Gingrich brought a sophistication about coordinated language and Gingrich shifted the Republican party more into win at all costs /politics is a game thinking. The Clinton impeachment was absurd and was essentially a lie and essentially a criminal conspiracy since a disingenuous impeachment violates the spirit of the law. I think the Republicans view the Clinton impeachment has having been a successful tactic even though the backlash against the impeachment helped the Democrats.
Anyway the majority of this conservative coalition that we are dealing with today is not troubled by blatant lying as long as the lies are pro conservative lies. These people are cheerleaders not scholars.
FOX is part of a right-wing echo chamber in which repetition, not validity, makes something a fact. Or, as Rachel Maddow put it:
MADDOW: Sharia law has not, in fact, supplanted the United States Constitution anywhere in the United States.
When confronted with that truth, candidate Sharron Angle's response was not to withdraw the claim but to explain why she believed it, which is good enough for her.
(BEGIN AUDIO CLIP)
LARS LARSON: Did you say, though, that Sharia law was in place in Dearborn right now?
SHARRON ANGLE (R), FORMER NEVADA SENATE NOMINEE: I had read that in one place, that they started using some Sharia law there, that's what I had read.
(END AUDIO CLIP)
MADDOW: I have no doubt that you have, in fact, read that, Sharron Angle.
If you've been reading around in conservative media world recently, you read a lot of stuff like that. And because that media world is now so big and so well-funded that it is self-contained, and self-sustaining, there is no debunking of this stuff anymore. It just becomes true by dint of mutual conservative reinforcement and repetition.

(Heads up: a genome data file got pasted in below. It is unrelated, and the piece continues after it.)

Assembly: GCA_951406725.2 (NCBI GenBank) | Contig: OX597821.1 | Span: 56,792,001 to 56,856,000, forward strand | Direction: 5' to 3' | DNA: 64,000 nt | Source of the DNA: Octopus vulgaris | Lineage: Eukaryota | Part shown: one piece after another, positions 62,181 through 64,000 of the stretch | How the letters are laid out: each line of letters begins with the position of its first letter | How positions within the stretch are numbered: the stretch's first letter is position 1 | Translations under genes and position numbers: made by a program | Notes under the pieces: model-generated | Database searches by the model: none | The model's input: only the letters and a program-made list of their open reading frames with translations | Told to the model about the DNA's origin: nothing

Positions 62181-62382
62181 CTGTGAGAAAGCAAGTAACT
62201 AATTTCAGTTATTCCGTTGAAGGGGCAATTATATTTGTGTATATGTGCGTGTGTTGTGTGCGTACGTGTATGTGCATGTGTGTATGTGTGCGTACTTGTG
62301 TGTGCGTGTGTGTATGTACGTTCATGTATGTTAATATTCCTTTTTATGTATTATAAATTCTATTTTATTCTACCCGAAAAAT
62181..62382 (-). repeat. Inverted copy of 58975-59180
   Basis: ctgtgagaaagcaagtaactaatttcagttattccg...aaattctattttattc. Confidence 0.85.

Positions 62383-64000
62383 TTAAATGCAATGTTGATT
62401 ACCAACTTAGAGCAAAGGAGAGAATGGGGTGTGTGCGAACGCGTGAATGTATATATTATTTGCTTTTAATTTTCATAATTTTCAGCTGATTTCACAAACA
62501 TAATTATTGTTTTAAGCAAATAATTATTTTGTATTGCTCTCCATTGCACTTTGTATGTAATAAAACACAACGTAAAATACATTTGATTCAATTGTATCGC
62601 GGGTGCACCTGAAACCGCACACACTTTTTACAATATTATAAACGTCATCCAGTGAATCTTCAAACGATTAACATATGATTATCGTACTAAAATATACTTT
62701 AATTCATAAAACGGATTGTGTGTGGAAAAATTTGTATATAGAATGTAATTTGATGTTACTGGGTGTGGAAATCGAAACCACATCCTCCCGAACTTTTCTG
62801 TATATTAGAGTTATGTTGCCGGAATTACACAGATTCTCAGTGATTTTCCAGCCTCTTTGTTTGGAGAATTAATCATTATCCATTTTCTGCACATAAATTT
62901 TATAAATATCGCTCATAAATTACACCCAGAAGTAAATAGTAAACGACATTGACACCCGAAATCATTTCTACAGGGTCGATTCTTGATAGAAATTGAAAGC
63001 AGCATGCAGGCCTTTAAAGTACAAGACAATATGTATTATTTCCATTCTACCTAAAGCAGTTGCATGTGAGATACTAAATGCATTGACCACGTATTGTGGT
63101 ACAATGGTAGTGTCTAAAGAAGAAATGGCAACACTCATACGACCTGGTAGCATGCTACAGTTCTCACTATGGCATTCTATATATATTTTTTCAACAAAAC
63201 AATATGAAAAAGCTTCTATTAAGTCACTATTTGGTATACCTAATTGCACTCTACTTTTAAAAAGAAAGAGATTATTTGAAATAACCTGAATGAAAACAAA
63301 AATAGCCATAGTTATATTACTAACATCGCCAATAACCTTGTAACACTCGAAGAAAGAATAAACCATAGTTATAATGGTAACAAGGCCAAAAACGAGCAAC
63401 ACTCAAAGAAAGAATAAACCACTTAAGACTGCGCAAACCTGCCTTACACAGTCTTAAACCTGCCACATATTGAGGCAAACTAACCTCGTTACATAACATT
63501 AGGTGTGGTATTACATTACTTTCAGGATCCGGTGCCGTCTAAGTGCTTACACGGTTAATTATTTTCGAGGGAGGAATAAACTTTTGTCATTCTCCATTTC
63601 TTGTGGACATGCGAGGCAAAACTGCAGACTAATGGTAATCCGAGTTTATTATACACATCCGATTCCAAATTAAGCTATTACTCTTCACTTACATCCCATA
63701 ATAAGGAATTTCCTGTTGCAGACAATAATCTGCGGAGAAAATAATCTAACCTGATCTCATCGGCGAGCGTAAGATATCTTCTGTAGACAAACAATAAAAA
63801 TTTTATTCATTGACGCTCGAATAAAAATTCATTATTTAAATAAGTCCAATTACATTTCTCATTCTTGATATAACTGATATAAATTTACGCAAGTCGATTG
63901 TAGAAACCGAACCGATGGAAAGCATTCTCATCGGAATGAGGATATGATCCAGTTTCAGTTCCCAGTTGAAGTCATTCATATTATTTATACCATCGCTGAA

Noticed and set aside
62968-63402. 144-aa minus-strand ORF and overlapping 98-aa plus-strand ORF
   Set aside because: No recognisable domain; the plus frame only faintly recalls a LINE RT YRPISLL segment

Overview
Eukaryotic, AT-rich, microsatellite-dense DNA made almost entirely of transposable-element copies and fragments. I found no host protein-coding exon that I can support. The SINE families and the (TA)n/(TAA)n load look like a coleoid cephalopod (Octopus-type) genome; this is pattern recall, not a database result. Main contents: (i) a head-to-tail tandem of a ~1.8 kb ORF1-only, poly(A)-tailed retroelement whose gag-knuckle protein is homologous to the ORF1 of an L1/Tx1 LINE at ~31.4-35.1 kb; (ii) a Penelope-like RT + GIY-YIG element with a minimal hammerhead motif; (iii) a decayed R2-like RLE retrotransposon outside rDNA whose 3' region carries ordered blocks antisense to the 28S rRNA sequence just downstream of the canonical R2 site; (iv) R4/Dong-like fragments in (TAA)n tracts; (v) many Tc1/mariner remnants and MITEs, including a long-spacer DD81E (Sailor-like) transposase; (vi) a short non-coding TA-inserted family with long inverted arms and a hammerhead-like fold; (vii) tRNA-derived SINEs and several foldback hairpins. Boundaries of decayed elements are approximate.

Many have asserted, in defense of FOX News and support of the liberal media "conspiracy" that MSNBC is no different than FOX News. They hold up MSNBC as an example of liberal extremism.
Yet this is the same network that dropped Phil Donahue. They claimed it wasn't political, but rather because he wasn't getting good enough ratings. Donahue, however, hosted the network's highest-rated show, edging out Chris Matthews' Hardball in its final weeks. Donahue was replaced by former Republican Congressman Joe Scarborough. Next, the network demoted and eventually fired one of its rising stars, Ashleigh Banfield, in response to a speech she gave at Kansas State University. Her mistake? She criticized cable news coverage of the Iraq War.
CNN congressional correspondent Jessica Yellin said in 2008 that during her time at MSNBC, the network pressured their reporters to support the Bush administration.
A few years ago, conservative journalist Tucker Carlson, hosting his own show on MSNBC, criticized San Francisco Mayor Gavin Newsome. He compared Newsome to Nazis because the mayor had declared San Francisco a refuge city. Now, setting aside the whole argument about how terrible it is to call someone a Nazi, how does that comparison even work? The Nazis labeled people as outsiders and then persecuted them; Mayor Newsome made a point of welcoming outsiders. There seems to be a functional discord there. What was Carlson's punishment for such an outrage? Absolutely nothing. Unlike Donahue, when his show was canceled for low ratings, the problem really was low ratings. Carlson, formerly a writer for National Review, is now a regular contributor to FOX News, where he can tackle important issues such as why President Obama should hide the pictures of his family he keeps in his office.
In 2008, MSNBC appeased its conservative critics by removing Keith Olbermann and Chris Matthews as anchors of the network's election-night coverage.